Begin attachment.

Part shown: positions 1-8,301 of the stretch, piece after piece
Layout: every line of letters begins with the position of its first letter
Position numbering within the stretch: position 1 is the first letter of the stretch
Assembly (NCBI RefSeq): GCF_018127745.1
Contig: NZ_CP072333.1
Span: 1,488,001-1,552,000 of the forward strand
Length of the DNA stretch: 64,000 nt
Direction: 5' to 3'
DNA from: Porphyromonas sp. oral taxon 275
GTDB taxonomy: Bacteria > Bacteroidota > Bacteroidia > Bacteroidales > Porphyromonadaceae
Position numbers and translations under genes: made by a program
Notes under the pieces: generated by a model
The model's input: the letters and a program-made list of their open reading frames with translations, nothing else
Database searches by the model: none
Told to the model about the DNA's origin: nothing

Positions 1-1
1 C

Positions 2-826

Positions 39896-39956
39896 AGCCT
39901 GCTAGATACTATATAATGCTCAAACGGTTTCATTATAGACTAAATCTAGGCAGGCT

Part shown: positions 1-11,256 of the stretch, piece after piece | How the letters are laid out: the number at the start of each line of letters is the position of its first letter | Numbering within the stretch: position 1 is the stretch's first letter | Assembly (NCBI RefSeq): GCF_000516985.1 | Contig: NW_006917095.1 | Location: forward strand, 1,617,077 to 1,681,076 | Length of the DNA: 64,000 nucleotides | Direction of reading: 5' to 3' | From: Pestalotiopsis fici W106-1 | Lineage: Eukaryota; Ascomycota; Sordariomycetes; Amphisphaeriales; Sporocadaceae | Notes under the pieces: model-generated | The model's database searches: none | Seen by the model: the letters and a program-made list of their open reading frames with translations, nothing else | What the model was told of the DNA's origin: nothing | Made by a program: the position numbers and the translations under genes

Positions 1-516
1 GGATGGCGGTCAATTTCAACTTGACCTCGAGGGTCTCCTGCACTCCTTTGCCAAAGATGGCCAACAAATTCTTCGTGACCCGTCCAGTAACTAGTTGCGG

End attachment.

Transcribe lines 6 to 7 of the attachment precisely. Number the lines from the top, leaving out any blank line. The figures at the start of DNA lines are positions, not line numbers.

Span: 1,488,001-1,552,000 of the forward strand
Length of the DNA stretch: 64,000 nt